Readers' Submissions

Tuktuk Tyranny

  • Written by Anonymous
  • May 11th, 2006
  • 7 min read


Black Pagoda Patpong Bangkok

Upon arrival at Bangkok airport, I took a taxi to my hotel. I leapt into bed exhausted, and woke up several hours later. I decided to visit Patpong as it was then about 8pm. I needed some money first, so I walked down the road from my hotel – The Woraburi leading to the Sukumvit Road. I passed the Nana Hotel at the corner, and found an ATM machine, took out some money, and looked around for a taxi.

I felt sorry for this old guy in a three wheeled tuktuk, and thought I’d give him my custom. I asked him how much he wanted to take me to Patpong. 200 baht he said. That was fine by me so I got in.

It started to rain heavily. Whatever I did, and however I sat I got wet. It was coming in at 45 degrees, then horizontally, then from the east, then from the west. When it came down vertically it came in through the guy's leaky plastic roof. I was soon wringing wet.

The traffic was still, then we made a few yards. Then we stopped again. Eventually, we got to the next set of lights. It was just awful. I was wringing wet through and was slowly being gassed by the traffic fumes.

The guy had something to say every few minutes. I had already told him where I wanted to go. But now he wanted to know if I wanted to go to Patpong 1 or Patpong 2. I told him once more to take me to Patpong.

Then he told me that Patpong 1 was shut due to flooding… I told him once again that I wanted to go to Patpong, and not to worry about whether I was going to Patpong 1 or 2. As I intended to visit both. They are right beside each other. He didn’t understand of course.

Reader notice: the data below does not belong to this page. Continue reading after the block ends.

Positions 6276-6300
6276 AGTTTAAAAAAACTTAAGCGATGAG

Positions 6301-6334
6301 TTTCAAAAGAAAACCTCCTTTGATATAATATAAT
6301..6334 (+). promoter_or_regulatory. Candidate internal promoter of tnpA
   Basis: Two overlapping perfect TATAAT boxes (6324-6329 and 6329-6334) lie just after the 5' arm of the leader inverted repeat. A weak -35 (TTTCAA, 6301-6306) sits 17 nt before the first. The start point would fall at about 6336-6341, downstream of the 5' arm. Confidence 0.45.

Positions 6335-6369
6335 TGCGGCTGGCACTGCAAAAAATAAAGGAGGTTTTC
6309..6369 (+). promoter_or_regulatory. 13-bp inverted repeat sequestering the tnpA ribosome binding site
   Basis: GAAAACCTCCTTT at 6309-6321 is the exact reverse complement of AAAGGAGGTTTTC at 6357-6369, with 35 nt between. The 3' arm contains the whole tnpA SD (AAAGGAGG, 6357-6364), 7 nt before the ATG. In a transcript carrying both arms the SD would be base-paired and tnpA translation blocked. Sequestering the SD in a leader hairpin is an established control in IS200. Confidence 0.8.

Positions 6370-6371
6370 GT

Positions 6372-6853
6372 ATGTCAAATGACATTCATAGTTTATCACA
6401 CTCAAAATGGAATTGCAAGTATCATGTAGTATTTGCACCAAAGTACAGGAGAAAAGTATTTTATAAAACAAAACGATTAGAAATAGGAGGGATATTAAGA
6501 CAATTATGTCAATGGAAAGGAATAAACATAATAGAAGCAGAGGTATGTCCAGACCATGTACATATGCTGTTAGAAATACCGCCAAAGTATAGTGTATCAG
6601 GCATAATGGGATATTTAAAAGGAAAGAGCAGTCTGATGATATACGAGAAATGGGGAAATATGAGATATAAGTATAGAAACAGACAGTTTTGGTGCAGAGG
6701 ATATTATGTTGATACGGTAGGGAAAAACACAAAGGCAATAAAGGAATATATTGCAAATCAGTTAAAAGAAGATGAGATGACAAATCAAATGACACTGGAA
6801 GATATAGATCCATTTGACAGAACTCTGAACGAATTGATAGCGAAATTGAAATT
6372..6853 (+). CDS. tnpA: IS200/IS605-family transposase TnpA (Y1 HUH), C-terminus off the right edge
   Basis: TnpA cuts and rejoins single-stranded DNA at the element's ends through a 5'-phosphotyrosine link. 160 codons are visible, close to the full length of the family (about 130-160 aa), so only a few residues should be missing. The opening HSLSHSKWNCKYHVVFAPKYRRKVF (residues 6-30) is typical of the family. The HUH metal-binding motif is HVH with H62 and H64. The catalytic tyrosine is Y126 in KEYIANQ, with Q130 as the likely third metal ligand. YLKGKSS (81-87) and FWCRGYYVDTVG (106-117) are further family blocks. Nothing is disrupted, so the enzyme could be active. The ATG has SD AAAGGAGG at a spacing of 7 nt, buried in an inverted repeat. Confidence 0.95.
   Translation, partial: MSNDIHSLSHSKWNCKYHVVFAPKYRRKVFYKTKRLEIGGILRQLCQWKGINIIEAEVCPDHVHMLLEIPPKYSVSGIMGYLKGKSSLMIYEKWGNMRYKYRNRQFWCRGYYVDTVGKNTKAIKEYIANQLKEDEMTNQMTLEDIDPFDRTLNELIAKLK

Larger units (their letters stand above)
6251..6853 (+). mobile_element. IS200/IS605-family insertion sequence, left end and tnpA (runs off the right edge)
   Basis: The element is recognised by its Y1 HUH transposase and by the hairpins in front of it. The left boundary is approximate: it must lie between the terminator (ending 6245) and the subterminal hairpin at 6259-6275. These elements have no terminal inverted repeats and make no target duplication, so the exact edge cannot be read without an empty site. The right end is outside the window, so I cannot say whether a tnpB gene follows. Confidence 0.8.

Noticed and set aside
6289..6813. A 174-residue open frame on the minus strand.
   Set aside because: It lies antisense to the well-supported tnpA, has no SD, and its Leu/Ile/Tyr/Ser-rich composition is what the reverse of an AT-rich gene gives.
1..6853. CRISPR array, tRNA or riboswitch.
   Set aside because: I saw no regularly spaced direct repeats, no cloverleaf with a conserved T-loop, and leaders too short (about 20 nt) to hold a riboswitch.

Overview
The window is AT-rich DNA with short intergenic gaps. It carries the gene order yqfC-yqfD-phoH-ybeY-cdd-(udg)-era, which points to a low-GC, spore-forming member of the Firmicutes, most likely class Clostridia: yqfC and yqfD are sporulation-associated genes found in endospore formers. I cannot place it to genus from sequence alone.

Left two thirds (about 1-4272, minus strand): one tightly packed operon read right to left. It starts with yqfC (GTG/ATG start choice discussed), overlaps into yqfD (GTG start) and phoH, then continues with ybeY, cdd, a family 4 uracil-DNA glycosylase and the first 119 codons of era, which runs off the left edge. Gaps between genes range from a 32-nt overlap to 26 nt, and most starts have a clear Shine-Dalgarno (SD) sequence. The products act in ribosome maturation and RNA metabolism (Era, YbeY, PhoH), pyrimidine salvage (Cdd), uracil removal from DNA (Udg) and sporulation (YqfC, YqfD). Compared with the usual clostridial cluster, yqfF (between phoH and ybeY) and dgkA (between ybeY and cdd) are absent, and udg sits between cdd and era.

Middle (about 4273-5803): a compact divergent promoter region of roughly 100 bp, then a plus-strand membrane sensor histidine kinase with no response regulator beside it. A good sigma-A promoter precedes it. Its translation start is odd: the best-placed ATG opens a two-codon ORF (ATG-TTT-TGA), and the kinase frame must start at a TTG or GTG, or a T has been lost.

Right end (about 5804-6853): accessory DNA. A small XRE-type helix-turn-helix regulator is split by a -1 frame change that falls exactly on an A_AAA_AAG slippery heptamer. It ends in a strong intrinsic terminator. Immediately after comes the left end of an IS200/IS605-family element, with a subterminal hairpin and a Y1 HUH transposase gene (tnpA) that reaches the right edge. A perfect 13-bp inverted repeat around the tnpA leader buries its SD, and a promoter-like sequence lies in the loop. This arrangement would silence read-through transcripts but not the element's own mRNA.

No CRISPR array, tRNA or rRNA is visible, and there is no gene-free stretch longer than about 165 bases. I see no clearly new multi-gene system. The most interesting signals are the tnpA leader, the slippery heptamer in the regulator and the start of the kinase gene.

He kept banging on about Patpong 1 being closed, and did I want to go to Patpong 2. OK I said, shouting over the roar of a bus engine right next to my head, take me to Patpong 2. It would make no difference to me, and it got him to shut up. The bus exhaust splattered sooty spots all over me as the driver put his foot down. I felt like getting out and running off.

After about three quarters of an hour the driver pulls in beside this gaudy strip joint. He then tells me that we are there. There was just this one problem; it was not Patpong 1 or 2. I suppose he must have thought that I had never been before and so would not know the difference.

Thai guys came rushing out of this place like I was a long lost rich relative. They were tugging my arms to get me out, but that stopped when they saw I was not a happy bunny. I told the idiot once more that I wanted to go to Patpong, but I just got that dumb Thai look, like he didn’t understand which was bullshit. We might have spoken different languages, but Patpong sounds the same in both languages. He knew exactly where I wanted to go.

At this point I told the guy to take me back to where he had picked me up. Then I thought better of it, I’d better ask him if he wanted more money I thought. He did! He wanted another 200 baht to take me back to where I had first stupidly given the idiot my custom. So that was it then, it would cost me 400 baht in total, for him ruining my evening, getting me pissed wet through, covering me in soot, and wasting my time.

I said just pull over, and I got out. We had only made 200 yards down the road from his buddies' club. That would not really make any difference to the fare I thought. I gave the jerk his 200 baht. That’s when he started banging on wanting more money.